WASHINGTON • The US government has approved the sale to Saudi Arabia of the advanced Terminal High Altitude Area Defence (Thaad) missile defence system for US$15 billion (S$20.5 billion), the State Department said.
"This sale furthers US national security and foreign policy interests, and supports the long-term security of Saudi Arabia and the Gulf region in the face of Iranian and other regional threats," it said in a statement on Friday.
The green light for the deal, which Saudi Arabia has long sought, came one day after King Salman bin Abdulaziz al Saud met Russia's President Vladimir Putin and signed a preliminary agreement to look at Moscow's S-400 air defence system.
Thaad - which has already been supplied to Saudi Arabia's neighbours Qatar and the United Arab Emirates (UAE) - is one of the most capable defensive missile batteries in the United States arsenal and comes equipped with an advanced radar system.
Its recent deployment by the US military in South Korea to protect against any North Korean strikes drew protests from Beijing, which feared its sensors would be able to penetrate into Chinese air space and upset the balance of power.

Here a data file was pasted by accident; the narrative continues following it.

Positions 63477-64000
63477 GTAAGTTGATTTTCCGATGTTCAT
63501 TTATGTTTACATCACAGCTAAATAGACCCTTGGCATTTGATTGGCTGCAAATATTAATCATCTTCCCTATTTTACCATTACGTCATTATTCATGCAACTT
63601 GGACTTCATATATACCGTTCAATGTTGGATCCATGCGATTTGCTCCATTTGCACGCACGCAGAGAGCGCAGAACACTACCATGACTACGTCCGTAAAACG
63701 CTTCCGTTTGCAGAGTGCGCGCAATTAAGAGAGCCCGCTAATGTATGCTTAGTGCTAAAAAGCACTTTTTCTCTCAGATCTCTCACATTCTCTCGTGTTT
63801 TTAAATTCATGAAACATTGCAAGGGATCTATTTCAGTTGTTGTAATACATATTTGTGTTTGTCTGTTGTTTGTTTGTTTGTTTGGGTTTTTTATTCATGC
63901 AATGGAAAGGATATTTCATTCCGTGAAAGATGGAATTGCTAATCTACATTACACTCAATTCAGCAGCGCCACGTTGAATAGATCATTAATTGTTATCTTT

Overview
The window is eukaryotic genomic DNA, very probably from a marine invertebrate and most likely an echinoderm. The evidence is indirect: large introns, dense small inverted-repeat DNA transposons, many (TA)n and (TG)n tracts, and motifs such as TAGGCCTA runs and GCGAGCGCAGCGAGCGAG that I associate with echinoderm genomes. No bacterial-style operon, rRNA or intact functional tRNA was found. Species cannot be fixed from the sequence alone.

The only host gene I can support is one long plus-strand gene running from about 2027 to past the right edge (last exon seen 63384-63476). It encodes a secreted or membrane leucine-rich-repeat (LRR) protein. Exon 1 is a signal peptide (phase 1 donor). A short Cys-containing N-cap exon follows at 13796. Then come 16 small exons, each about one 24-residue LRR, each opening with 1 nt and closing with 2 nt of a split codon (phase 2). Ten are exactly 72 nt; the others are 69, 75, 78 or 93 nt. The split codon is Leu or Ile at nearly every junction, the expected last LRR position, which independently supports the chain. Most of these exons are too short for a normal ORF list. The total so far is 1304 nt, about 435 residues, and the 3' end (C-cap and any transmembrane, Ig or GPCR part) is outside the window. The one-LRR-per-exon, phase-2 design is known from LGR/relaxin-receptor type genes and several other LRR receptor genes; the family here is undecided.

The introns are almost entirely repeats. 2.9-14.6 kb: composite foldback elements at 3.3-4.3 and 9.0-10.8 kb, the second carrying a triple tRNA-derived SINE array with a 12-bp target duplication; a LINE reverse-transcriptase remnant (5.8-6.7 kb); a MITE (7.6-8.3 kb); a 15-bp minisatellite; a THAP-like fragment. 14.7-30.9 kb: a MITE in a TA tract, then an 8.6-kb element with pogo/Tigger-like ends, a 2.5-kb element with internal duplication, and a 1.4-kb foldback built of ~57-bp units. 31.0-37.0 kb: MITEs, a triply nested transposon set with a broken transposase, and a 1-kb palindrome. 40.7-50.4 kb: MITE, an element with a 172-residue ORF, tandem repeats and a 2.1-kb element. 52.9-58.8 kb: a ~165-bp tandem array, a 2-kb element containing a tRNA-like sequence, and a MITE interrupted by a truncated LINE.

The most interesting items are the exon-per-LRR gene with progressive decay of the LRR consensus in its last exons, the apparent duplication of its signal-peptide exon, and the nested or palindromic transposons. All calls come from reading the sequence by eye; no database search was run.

The State Department said it would advise Congress that, in Saudi hands, the system would help stabilise the situation in the Gulf and defend US forces in the region and their allies, who face a rising Iranian missile capability.
"The proposed sale of this equipment and support will not alter the basic military balance in the region," it said.
The sale can go ahead if Congress does not object within 30 days.
Separately, the US is also scaling back its involvement in some joint military exercises in the Gulf region following a rift between Qatar and its neighbours, a spokesman said.
Asked whether Washington had scaled back military operations with some Gulf Cooperation Council countries due to the rift, US Central Command spokesman Colonel John Thomas said: "We are opting out of some military exercises out of respect for the concept of inclusiveness and shared regional interests."
Saudi Arabia, the UAE and Bahrain, along with Egypt, severed ties with Qatar in June, accusing it of supporting terrorism, in the most serious rift between Washington's Gulf Arab allies.
Doha denies the allegations, saying the sanctions are intended to force it to change its foreign policies.
AGENCE FRANCE-PRESSE, REUTERS